The Silver Skulls of Koka

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Courtesy of the British Library

Many cultures have collected and displayed human remains, such as the Mandan tribe of North Dakota (pictured above). The Catholic church has long preserved the body parts of saints, known as “relics,” because of their presumed spiritual significance.

But Scottish anthropologist Farlan Crannach was thrown for a loop when he lived with the Tchalimba people. The obscure island of Koka is only a spec in the Indonesian archipelago, and Tchalimba language and customs bear no relation to neighboring ethnic groups. When Crannach arrived in 1920, he counted only 312 Tchalimba people on the 50-square-mile island.

“After two weeks among the Tchalimba,” wrote Crannach, “they were keen to my company, and thus they offered me a gift: a human skull gilt in silver.”

Everything about this gift was surprising: Where did the skull come from? And how had they covered the surface in silver?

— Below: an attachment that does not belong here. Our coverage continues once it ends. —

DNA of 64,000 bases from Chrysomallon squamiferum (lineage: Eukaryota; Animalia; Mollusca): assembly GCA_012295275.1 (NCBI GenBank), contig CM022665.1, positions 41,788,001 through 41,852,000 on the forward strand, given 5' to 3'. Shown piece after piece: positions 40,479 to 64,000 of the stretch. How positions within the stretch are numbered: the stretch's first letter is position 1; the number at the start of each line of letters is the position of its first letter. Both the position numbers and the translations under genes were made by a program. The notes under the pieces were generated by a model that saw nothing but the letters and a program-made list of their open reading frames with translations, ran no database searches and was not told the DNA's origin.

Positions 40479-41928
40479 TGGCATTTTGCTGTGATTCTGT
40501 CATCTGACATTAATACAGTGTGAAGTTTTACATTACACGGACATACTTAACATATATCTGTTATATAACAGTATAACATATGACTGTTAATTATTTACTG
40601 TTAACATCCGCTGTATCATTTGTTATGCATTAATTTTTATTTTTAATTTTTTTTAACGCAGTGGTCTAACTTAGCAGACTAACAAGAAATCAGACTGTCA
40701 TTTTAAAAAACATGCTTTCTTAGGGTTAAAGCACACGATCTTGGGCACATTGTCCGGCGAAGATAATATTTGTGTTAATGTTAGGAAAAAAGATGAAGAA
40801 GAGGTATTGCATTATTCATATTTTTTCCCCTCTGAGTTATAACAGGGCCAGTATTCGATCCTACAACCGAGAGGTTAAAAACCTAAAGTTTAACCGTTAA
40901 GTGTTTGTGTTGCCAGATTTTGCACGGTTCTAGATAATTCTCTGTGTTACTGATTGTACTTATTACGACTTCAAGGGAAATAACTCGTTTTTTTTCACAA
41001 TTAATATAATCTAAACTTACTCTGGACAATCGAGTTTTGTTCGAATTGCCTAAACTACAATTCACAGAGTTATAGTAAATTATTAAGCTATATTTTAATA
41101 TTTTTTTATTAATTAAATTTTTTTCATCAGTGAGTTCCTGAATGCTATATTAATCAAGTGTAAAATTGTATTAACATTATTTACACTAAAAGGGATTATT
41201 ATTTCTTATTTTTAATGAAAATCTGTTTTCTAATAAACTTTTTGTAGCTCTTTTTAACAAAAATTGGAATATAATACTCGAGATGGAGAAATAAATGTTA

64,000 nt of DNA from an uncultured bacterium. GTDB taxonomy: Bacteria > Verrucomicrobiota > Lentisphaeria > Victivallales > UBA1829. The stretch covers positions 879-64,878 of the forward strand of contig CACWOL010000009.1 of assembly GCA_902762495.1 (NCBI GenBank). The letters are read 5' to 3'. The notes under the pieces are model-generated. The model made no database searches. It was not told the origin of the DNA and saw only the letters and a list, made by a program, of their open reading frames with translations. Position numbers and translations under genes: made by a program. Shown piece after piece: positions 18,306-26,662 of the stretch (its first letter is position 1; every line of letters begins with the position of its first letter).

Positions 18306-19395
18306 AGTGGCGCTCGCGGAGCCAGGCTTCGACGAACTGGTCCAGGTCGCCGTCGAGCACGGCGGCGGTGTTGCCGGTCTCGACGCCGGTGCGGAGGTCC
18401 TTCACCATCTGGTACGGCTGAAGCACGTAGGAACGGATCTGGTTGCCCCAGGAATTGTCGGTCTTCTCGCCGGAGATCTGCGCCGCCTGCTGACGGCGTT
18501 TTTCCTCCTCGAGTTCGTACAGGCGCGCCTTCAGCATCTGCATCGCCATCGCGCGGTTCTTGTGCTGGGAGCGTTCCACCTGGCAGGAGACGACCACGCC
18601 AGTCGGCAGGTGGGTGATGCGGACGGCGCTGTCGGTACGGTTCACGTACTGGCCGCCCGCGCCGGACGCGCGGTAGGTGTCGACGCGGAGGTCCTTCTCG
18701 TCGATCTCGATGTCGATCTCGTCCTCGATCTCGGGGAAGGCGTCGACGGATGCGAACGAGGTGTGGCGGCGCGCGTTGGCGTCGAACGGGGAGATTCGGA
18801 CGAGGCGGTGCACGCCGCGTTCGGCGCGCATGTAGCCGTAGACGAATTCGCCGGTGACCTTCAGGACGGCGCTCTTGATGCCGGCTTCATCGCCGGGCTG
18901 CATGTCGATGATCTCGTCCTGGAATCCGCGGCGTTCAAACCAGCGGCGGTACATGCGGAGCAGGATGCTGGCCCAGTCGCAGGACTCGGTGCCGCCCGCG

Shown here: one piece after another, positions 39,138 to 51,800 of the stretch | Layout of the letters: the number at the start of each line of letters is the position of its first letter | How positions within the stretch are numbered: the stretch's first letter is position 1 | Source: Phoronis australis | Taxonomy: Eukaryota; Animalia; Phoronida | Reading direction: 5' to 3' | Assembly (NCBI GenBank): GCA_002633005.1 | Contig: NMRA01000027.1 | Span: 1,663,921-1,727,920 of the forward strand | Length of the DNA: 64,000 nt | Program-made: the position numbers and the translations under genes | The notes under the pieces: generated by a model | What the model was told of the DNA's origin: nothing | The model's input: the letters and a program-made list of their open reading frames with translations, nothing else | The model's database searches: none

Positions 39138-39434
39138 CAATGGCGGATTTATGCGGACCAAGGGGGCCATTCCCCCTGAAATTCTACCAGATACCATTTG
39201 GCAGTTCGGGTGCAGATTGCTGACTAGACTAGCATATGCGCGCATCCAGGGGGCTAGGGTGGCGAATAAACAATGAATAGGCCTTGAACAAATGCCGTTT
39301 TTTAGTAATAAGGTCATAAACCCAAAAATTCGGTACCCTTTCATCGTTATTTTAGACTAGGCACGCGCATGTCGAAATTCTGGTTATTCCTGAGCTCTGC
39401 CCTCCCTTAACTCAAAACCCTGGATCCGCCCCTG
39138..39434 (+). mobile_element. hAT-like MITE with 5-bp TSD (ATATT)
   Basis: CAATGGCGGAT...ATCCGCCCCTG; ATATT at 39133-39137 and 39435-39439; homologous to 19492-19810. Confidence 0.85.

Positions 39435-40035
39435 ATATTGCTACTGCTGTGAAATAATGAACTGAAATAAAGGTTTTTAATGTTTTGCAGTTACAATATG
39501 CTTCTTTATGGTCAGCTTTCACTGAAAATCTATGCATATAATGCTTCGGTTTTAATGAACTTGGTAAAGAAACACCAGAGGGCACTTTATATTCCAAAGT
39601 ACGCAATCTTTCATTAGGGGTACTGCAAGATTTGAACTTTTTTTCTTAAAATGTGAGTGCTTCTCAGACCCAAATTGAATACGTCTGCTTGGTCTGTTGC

“In every aspect of their lives, the Tchalimba are Stone Age people and would seem incapable of smelting ore into metal,” Crannach noted. “I believe the skull is very old and is only intact on account of its metallic coating.”

Right away, Crannach sensed something was strange about the skull. When he measured it, he noted that the cranium was elongated, much like a Neanderthal’s, but not to the same extreme.

Once Crannach had learned enough of the Tchalimba language, he tried to prod the villagers for more information.

“As they soon revealed, every hut in the village, and therefore every family, possesses at least one such skull, and they are exchanged as a form of currency, whereby a wife may be purchased for a skull, unless she is very comely, thence she might fetch two or three skulls.”

When he asked about the origin of the skulls, the villagers were tight-lipped. No one seemed willing to discuss the history of the island.

“They would take to staring at the ground, as if overwrought with shame or regret,” Crannach wrote. “I believe that their forefathers fought for possession of the island against some other breed of men, and they resolved to hunt their rivals to extinction. If it was in fact the Tchalimba who glazed the skulls with silver, that knowledge has since been forgotten.”

Crannach has proposed to call the new species Homo kokais, but his peers have requested further study.

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